American Social History Project • Center for Media and Learning
ASHP/CML challenges traditional ways that people learn about the past with its print, visual, and multimedia materials that explore the diverse social and cultural histories of the nation. Our professional development seminars help teachers use the latest scholarship, technology, and active learning methods.

Featured in Social History in Every Classroom

The American Frankenstein

The American FrankensteinSupported by government funds, railroad building boomed after the Civil War. There were only 2,000 miles of track in 1850; by 1877 there were nearly 80,000 miles in use. Railroad owners controlled tens of thousands of employees and hundreds of millions of dollars in assets. Larger than some state governments, railroad companies were the largest, most powerful companies Americans had ever known. This cartoon, published in a New York newspaper in 1873, reflects the concerns that many Americans had about the unprecedented political and economic power of the railroads.

Women Workers Protest the Loss of Jobs at Ford Motor Co.

Women Workers Protest the Loss of Jobs at Ford Motor Co.When World War II ended, Ford Motor Company's Highland Park plant, like industrial manufacturers across the country, laid off thousands of women workers and replaced them with inexperienced men. In Highland Park, women members of the United Auto Workers Local 400 organized active protests against the policy, including this picket by 150 women workers outside of the plant's employment office. Eventually, after the issue became part of contract negotiations with the union, several hundred women workers were recalled to the plant.

Mexican Refugees Flee to Texas

Mexican Refugees Flee to TexasIn January 1914, the town of Ojinaga in northern Mexico was the site of a battle between the forces of Pancho Villa and those loyal to Mexican president Victoriano Huerta. This photo depicts refugees from the fighting making the sixty-mile journey to Marfa, in Texas. Refugees such as these made up a large portion of early twentieth-century Mexican immigration to the southwestern United States.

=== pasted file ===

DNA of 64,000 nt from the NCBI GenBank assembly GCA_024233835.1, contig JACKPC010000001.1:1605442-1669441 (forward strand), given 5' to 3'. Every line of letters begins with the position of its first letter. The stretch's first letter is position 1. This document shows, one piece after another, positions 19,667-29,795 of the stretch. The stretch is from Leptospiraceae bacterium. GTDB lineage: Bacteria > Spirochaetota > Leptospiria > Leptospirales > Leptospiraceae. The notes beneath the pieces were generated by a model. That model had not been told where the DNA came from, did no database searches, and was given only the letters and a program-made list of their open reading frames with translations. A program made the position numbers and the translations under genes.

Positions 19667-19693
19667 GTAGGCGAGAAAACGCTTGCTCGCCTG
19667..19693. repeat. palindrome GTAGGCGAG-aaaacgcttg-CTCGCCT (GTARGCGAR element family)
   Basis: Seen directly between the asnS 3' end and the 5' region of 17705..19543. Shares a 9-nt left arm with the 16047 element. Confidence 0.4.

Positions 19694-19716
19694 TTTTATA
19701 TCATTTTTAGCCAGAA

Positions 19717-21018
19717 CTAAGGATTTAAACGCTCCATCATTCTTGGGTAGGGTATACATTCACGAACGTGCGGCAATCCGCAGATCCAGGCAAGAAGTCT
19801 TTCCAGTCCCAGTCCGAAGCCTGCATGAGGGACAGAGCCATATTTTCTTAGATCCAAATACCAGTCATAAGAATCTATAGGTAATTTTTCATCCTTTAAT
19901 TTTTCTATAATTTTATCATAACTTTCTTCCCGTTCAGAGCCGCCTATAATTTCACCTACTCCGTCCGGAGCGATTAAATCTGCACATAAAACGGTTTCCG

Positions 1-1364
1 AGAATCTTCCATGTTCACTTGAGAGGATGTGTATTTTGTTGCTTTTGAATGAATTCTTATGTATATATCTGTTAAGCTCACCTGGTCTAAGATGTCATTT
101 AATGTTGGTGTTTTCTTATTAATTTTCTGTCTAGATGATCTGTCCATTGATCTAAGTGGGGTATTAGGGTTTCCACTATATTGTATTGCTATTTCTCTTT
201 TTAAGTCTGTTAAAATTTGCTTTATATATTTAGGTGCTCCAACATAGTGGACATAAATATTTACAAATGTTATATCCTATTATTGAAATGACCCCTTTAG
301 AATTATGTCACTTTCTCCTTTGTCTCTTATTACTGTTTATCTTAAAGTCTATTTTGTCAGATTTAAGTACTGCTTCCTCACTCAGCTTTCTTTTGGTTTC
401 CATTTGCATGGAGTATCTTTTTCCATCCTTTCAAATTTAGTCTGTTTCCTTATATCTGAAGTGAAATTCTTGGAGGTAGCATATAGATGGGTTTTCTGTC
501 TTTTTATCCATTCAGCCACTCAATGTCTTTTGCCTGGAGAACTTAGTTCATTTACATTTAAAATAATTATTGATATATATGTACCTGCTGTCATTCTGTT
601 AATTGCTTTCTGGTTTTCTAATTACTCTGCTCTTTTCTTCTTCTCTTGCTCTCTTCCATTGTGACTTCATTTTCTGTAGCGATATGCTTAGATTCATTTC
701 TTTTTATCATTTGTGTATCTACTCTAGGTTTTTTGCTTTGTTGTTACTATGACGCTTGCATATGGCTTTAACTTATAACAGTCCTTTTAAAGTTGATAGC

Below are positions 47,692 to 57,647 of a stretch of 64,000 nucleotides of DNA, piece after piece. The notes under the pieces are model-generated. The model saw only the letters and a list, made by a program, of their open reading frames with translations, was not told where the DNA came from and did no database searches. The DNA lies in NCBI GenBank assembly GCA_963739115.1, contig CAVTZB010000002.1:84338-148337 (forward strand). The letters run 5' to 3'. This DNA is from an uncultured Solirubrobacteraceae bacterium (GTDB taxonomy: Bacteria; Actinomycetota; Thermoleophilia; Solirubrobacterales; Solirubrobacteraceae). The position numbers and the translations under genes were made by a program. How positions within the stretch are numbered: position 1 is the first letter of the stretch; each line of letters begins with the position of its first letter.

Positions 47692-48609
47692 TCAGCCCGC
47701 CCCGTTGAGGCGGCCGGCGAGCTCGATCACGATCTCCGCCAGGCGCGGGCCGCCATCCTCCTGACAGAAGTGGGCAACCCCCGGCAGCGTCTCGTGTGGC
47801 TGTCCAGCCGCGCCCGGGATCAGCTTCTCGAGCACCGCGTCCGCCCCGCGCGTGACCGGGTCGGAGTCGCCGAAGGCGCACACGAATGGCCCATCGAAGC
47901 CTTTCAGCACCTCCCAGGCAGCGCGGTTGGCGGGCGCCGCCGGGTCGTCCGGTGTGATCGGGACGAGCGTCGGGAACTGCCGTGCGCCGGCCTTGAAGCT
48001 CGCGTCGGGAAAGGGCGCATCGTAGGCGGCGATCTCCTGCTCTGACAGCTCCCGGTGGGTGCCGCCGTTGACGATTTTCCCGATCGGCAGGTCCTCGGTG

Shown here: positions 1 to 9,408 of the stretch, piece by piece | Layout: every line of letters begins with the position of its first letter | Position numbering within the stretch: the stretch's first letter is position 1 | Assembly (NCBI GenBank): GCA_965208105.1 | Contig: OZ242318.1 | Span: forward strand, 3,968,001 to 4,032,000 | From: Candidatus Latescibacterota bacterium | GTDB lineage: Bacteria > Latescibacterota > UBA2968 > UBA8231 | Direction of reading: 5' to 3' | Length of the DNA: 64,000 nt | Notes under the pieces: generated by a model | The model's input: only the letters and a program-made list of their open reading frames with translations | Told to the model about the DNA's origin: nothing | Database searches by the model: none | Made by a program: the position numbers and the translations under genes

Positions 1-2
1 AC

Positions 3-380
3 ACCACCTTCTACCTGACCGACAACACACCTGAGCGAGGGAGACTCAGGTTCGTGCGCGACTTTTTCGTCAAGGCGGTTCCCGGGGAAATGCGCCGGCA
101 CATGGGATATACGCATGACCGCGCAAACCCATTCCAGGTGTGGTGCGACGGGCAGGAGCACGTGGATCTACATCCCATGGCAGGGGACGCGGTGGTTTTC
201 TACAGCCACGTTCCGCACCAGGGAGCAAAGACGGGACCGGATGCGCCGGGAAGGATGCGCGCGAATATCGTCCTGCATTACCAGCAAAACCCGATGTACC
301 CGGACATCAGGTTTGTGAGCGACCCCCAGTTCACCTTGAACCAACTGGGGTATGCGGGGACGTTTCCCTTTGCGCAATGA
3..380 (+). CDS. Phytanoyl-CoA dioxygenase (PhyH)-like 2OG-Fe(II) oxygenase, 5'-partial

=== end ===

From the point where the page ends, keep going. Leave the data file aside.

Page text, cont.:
Child Cotton Pickers Haul Heavy Loads

Child Cotton Pickers Haul Heavy LoadsChild cotton-pickers on a farm in Bells, Texas, documented by Lewis W. Hine, a photographer for the National Child Labor Committee. Children had long been used as cotton-pickers and other agricultural workers in the South, where the tradition of sharecropping as well as sheer economic necessity made the practice widespread. In the caption to this photo, Hine notes, "All these children five years, six years, seven years, nine years [of age]... The very young children like to pick, but before long they detest it. Sun is hot, hours long, bags heavy."

Time Table of the Lowell Mills

Time Table of the Lowell MillsThe young farm women who worked in the Lowell textile mills were used to hard work, but working the large, noisy mills was different. On the farm, women had controlled their own work schedule, and they did may different tasks. In the mill, women did one task over and over again. Factory owners now controlled the speed and hours of work.

Slaves Waiting for Sale, Richmond, Virginia, 1861

Slaves Waiting for Sale, Richmond, Virginia, 1861During the 1850s, hundreds of thousands of enslaved African Americans were sold by owners in the upper South (Virginia, North Carolina, Kentucky, West Virginia, Tennessee) to owners in the lower South (Louisiana, South Carolina, Georgia, Alabama, Mississippi). This forced migration painfully disrupted enslaved families by separating husbands from wives and children from their parents. This painting by the British artist Eyre Crowe, based on a sketch he made when touring the U.S. in 1853, shows a scene at a slave auction in Richmond, Virginia. Slave markets, where such auctions took place, were located throughout the South; the largest was in New Orleans, Louisiana.